SALT LAKE CITY — Hundreds of volunteers spent their Thanksgiving holiday giving back to the community by delivering meals across the Salt Lake Valley for the Salvation Army.
Some families said volunteering their time in this way has become a Thanksgiving tradition.
“It wouldn't be thanksgiving without a community reaching out to one another,” said Troy Trimmer, Salt Lake Basin Coordinator for the Salvation Army.
He said that on a day when most attend a big family gathering, there are people who don’t get that experience. Not only do they not get a Turkey Day meal, Trimmer said those people have less opportunity to connect with others. Many of those people, he indicated, are senior citizens.
“It’s a need bigger than food. Thanksgiving really is about connecting,” Trimmer said. “It’s about connecting with individuals and people.”
With that goal in mind, 200-300 volunteers showed up to the Salvation Army and dished up individual dinners to deliver to senior citizens and underprivileged families.
The line wove through the gymnasium, with each volunteer collecting Thanksgiving staples like turkey, gravy, stuffing, mashed potatoes and yams.
Beth Parker stood behind the rolls section with her 4-year-old twin daughters, handing out packets of butter for the rolls. She said her family has volunteered at the Salvation Army on Thanksgiving for 22 years. She said her mother and aunt started the family tradition when Parker was a teenager.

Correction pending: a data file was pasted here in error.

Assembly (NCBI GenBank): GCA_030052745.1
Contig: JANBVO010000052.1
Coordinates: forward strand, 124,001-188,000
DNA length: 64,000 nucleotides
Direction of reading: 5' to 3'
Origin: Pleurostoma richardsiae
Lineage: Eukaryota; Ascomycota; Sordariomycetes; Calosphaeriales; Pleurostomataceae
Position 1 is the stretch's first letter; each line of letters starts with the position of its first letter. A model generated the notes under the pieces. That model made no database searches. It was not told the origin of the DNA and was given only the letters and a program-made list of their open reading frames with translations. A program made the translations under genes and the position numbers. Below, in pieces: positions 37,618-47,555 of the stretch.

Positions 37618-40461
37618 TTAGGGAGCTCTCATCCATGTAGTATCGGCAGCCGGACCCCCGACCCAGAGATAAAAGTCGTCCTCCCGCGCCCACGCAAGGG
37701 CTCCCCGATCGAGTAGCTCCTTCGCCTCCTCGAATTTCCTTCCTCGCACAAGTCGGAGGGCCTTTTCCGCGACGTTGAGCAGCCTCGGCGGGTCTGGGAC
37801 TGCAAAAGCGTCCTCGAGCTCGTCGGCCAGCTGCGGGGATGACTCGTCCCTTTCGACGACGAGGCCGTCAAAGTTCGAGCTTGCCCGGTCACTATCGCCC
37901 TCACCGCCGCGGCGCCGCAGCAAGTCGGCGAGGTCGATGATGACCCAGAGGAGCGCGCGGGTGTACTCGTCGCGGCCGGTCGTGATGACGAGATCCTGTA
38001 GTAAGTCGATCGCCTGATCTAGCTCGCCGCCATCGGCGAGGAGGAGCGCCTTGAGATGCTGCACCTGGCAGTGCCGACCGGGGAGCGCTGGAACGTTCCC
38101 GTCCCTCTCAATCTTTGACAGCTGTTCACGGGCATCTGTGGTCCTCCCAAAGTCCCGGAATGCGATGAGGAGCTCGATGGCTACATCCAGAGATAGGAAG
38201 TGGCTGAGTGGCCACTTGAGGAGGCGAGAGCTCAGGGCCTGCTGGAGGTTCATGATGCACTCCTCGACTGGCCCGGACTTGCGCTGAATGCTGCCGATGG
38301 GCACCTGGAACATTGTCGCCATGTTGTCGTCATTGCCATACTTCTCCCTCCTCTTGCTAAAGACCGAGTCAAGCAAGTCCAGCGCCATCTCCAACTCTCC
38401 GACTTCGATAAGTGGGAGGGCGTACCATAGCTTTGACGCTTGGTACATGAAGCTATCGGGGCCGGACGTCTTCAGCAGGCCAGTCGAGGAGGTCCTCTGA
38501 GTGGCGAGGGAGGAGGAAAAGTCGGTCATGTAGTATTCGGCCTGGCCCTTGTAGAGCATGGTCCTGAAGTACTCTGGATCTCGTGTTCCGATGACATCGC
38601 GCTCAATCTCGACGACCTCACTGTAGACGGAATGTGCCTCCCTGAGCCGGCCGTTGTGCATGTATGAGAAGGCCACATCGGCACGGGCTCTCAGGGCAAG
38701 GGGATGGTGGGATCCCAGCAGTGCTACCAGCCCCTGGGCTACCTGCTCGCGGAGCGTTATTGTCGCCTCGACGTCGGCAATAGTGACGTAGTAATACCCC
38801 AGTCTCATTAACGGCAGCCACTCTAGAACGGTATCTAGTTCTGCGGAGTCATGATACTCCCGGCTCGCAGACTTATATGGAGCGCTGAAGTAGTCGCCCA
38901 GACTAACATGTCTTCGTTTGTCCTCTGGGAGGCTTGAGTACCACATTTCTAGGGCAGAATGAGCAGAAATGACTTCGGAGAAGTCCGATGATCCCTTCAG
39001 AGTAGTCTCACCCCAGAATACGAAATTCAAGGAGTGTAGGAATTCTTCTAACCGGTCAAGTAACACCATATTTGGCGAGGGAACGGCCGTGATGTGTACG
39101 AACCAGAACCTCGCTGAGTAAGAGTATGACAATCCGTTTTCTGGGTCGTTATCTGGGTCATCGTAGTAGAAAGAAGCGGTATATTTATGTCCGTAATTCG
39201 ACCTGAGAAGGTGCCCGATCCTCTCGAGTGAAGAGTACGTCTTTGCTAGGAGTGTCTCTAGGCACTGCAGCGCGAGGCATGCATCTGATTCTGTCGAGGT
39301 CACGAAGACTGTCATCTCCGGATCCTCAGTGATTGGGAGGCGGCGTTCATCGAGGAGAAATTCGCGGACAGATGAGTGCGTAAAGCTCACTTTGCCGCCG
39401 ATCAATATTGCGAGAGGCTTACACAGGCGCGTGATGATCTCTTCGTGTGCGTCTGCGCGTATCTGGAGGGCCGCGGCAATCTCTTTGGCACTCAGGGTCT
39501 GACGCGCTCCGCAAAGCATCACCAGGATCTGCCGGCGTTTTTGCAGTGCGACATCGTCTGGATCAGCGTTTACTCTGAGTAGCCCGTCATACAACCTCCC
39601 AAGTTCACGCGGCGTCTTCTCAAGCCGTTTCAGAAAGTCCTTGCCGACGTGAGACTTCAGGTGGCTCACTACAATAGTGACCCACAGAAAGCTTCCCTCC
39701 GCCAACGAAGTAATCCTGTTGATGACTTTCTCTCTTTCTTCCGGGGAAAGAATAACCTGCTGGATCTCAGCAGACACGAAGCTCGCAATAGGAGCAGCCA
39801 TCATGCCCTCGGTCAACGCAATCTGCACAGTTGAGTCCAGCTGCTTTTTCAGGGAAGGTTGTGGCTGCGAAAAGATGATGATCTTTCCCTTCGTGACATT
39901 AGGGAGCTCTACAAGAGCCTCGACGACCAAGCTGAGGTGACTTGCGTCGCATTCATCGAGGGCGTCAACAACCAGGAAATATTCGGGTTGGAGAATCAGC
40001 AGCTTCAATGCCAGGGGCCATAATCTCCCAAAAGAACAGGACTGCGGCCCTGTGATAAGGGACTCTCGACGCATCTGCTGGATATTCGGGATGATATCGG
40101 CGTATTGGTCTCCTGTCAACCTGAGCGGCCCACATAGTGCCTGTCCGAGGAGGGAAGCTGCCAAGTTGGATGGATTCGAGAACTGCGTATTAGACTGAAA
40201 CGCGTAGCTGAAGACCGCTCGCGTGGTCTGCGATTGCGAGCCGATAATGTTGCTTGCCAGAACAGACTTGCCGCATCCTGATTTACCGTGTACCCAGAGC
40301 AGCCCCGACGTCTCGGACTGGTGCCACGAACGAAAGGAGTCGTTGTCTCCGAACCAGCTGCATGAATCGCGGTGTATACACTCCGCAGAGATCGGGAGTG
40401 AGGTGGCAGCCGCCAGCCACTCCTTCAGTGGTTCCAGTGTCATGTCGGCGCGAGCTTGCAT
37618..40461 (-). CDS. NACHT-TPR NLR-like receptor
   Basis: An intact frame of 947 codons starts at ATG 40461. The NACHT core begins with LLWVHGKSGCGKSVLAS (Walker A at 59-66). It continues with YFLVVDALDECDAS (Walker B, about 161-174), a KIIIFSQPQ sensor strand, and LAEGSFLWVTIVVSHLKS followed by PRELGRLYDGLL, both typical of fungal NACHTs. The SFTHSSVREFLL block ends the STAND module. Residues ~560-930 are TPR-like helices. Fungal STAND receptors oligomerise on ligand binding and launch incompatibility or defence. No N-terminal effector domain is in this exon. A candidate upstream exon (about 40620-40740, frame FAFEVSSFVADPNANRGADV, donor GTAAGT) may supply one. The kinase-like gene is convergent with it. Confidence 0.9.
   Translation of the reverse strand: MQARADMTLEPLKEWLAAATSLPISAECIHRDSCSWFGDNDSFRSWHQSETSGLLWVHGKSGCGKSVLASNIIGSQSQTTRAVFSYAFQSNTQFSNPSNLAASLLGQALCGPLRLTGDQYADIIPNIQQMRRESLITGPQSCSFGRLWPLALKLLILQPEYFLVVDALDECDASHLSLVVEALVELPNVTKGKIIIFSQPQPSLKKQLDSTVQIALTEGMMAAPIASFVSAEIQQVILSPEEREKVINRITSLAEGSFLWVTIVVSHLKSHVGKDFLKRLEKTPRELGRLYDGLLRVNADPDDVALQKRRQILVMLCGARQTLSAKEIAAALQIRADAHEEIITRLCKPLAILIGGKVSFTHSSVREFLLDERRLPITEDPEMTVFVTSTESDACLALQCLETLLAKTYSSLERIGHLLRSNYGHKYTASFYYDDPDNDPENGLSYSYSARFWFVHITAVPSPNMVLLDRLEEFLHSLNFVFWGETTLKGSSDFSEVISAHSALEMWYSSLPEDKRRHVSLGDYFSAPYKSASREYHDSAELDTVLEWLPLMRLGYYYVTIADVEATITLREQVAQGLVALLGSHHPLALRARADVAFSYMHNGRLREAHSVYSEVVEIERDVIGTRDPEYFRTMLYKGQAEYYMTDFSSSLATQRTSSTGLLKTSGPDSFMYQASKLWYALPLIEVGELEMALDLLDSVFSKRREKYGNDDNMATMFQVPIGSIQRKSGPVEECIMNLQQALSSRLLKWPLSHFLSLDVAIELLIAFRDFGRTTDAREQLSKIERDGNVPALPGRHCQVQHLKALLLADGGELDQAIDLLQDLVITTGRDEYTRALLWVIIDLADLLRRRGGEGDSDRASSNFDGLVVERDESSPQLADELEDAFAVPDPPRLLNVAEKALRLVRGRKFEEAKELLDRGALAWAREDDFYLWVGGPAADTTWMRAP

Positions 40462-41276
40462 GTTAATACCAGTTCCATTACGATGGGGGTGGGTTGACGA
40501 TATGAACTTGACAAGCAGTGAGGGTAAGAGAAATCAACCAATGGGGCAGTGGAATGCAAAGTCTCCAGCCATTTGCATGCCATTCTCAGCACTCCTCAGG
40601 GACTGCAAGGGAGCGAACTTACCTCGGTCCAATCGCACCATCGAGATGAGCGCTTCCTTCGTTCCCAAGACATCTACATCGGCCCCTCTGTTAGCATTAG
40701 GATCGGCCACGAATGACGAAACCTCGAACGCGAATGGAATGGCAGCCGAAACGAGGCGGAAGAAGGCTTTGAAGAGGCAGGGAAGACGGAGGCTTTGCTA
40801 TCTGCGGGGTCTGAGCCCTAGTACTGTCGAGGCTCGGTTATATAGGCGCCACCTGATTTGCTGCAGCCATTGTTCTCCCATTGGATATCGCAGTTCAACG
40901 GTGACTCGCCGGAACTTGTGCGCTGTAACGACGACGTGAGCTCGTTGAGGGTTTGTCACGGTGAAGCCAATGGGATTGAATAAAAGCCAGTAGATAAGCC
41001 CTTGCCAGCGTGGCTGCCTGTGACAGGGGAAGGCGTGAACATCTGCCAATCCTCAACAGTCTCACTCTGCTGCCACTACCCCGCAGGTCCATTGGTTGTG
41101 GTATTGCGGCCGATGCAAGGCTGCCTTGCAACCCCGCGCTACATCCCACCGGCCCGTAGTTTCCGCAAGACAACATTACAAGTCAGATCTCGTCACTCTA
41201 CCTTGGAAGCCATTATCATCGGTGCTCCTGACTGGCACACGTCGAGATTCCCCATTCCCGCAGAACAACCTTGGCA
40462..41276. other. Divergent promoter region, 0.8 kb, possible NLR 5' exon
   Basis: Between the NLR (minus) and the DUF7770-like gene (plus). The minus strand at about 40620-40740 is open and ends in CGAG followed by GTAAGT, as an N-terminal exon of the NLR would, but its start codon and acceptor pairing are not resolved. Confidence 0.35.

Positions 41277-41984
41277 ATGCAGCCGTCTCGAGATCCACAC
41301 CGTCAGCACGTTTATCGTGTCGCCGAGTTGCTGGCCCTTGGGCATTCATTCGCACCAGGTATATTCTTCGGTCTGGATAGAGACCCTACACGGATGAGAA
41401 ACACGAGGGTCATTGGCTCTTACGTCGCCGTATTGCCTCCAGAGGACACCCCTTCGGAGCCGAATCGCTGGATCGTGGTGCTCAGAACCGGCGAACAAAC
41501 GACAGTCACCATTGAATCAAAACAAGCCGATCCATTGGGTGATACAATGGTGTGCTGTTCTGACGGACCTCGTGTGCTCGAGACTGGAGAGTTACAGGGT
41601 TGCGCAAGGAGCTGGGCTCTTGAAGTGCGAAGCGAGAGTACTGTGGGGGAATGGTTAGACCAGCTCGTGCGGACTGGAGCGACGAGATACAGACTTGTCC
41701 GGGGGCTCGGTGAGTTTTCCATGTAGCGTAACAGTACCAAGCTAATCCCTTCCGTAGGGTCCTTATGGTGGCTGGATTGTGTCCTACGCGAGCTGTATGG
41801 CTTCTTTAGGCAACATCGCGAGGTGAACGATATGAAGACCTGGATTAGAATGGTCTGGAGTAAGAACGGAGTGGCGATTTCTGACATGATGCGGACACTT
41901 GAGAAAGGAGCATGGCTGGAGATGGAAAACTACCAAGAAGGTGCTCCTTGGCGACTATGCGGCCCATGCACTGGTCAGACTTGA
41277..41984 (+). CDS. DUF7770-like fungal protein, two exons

Now, all three generations look forward to coming every year.
“My kids don’t even really care about the meal on Thanksgiving,” Parker said. “They just say, ‘Are we going to the Salvation Army?’ So, it’s really fun.”
After the volunteers collect a container full of food, they pack up a bag with pie and a laminated place mat and set out on their delivery route.
Chad and Amanda Cox drove around West Valley with their children making deliveries to senior citizens. The family of seven said this is the eighth year they’ve participated.
“Most of them are grateful just to have visitors just as much as the meal, I think that’s what we’ve experienced over the years” Chad Cox said. “Just someone to come see them, because often times they don’t have family.”
As they dropped off the meals, the recipients expressed gratitude and appreciation, exchanging a quick "Happy Thanksgiving" with a smile.
The families who take the time to help may not be at their own tables on Turkey Day, but they indicated that doing this instead — giving back to and serving their community — is even more satisfying.
“I think we get so busy in our day to day lives, and we don't understand that not everybody has that opportunity to spend Thanksgiving together with their extended family," Chad Cox said. "And so, just able to give them a little bit of that.”